# Conserved quantities and symmetries of the free 1D particle

For a classical free 1-d particle, the conserved quantities of the dynamics are:

$$Q_1=p$$
$$Q_2=q-\frac{pt}{m}$$.

The symmetry associated with $$Q_1$$ is translation symmetry, as I know.
What is the symmetry associated with $$Q_2$$?
Why is this symmetry (and conserved quantity) neglected in comparison to time and space translation symmetries?

• Do you mean by $q$ the position? If so, how can $q$ and $\frac{pt}{m}$ have the same units? – Deschele Schilder Aug 25 '20 at 17:59
• They have the same units as $p=mv$. – Valter Moretti Aug 25 '20 at 18:16
• @ValterMoretti I mean the unit of $q$ (generalized position). You can't subtract $\frac{pt}{m}$ from $q$ if they don't have the same units. – Deschele Schilder Aug 25 '20 at 18:49
• Yes, that is true in general, but here $q$ is the true position and $p$ the true momentum, they are not generalized coordinates...otherwise the exercise is pointless. – Valter Moretti Aug 25 '20 at 18:52

## 2 Answers

I prefer to use $$x$$ to denote your coordinate $$q$$ since it is evidently the Cartesian position of the material point (otherwise the exercise does not make sense).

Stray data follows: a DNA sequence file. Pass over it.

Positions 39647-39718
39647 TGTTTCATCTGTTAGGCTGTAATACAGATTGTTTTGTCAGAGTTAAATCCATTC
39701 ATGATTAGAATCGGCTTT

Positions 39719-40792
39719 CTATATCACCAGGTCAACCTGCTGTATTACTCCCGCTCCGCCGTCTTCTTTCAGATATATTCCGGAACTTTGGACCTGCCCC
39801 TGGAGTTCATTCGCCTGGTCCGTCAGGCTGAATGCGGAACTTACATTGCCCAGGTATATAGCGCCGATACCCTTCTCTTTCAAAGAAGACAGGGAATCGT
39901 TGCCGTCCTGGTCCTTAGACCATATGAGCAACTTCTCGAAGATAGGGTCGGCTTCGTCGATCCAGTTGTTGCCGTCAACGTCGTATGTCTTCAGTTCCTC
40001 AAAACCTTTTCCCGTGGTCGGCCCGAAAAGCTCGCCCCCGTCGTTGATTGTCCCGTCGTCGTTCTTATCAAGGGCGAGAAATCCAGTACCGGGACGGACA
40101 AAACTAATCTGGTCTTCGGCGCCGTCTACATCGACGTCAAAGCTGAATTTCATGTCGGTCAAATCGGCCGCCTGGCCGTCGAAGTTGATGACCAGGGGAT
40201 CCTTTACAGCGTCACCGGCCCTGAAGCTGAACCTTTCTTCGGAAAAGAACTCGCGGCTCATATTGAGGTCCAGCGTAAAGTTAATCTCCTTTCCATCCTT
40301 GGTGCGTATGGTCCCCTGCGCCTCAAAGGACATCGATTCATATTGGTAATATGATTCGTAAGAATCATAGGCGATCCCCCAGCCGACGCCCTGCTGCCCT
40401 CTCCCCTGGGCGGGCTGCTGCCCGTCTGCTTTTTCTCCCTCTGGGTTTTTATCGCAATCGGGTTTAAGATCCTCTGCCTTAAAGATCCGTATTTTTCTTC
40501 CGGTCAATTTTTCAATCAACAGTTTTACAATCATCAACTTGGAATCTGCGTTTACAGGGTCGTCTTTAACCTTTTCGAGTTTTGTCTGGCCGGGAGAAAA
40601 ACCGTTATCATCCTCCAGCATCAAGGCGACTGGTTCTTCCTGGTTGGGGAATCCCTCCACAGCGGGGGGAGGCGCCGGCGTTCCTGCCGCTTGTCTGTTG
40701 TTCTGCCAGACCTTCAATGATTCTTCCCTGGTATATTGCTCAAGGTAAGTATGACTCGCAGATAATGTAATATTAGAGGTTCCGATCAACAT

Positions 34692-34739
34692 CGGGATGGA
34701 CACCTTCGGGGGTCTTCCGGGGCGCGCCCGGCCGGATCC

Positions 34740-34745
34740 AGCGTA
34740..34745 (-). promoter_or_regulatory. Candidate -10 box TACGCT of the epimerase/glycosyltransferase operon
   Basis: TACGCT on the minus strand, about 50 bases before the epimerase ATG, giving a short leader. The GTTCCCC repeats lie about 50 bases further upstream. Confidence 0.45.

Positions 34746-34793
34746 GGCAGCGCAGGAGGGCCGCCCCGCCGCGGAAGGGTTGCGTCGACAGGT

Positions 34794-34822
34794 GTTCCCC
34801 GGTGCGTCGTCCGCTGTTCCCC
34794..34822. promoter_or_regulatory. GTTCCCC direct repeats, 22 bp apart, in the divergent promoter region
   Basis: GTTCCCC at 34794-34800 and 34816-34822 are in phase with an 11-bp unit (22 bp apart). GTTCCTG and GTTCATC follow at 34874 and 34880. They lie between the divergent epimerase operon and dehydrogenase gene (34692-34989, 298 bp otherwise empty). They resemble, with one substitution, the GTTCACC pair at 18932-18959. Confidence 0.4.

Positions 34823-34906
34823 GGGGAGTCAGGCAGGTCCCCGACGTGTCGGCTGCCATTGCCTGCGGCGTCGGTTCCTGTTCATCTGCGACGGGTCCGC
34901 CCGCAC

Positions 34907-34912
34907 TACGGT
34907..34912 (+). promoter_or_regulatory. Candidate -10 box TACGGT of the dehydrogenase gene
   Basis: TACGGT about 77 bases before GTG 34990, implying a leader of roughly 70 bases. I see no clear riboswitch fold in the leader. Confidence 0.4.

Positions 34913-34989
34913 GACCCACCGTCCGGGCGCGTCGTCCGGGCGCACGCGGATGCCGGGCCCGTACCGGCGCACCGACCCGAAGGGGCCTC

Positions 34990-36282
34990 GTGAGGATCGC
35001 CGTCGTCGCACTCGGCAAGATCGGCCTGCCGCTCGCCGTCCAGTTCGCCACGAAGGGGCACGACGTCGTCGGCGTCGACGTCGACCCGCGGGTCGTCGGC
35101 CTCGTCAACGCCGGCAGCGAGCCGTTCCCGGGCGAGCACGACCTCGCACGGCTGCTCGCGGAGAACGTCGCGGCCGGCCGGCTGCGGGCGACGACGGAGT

The symmetry associated to $$mQ_2$$ is the boost: $$x \to x-vt =: x'\:,$$ where the real $$v$$ is the parameter of the group of transformations. Under this transformation the free Lagrangian is invariant at the first order in $$v$$ up to a total derivative. $$L\to L- v \frac{dmx}{dt} +O(v^2)$$ Applying Noether's theorem, you see that $$m Q_2$$ is the corresponding constant of motion: $$I := \frac{\partial L}{\partial \dot{x}} \frac{\partial x'}{\partial v}|_{v=0} - mx =m Q_2\:.$$ This symmetry is sometimes neglected because it needs a formulation of the Noether theorem a bit more sophisticated, and it can be also obtained indirectly from other constants of motion. However it is of crucial relevance as it relies upon one of the most important notions of invariance in classical physics: the classical (Galileian) relativity principle.

$$Q_2$$ is the initial position, which is a constant of motion$$^1$$. As always in an Hamiltonian formulation, the corresponding infinitesimal symmetry is generated by the Poisson bracket $$\{Q_2,\cdot\}$$, cf. e.g. this Phys.SE post.

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$$^1$$ $$Q_2$$ is by definition not an integral of motion, since it depends explicitly on time, cf. e.g. this Phys.SE post.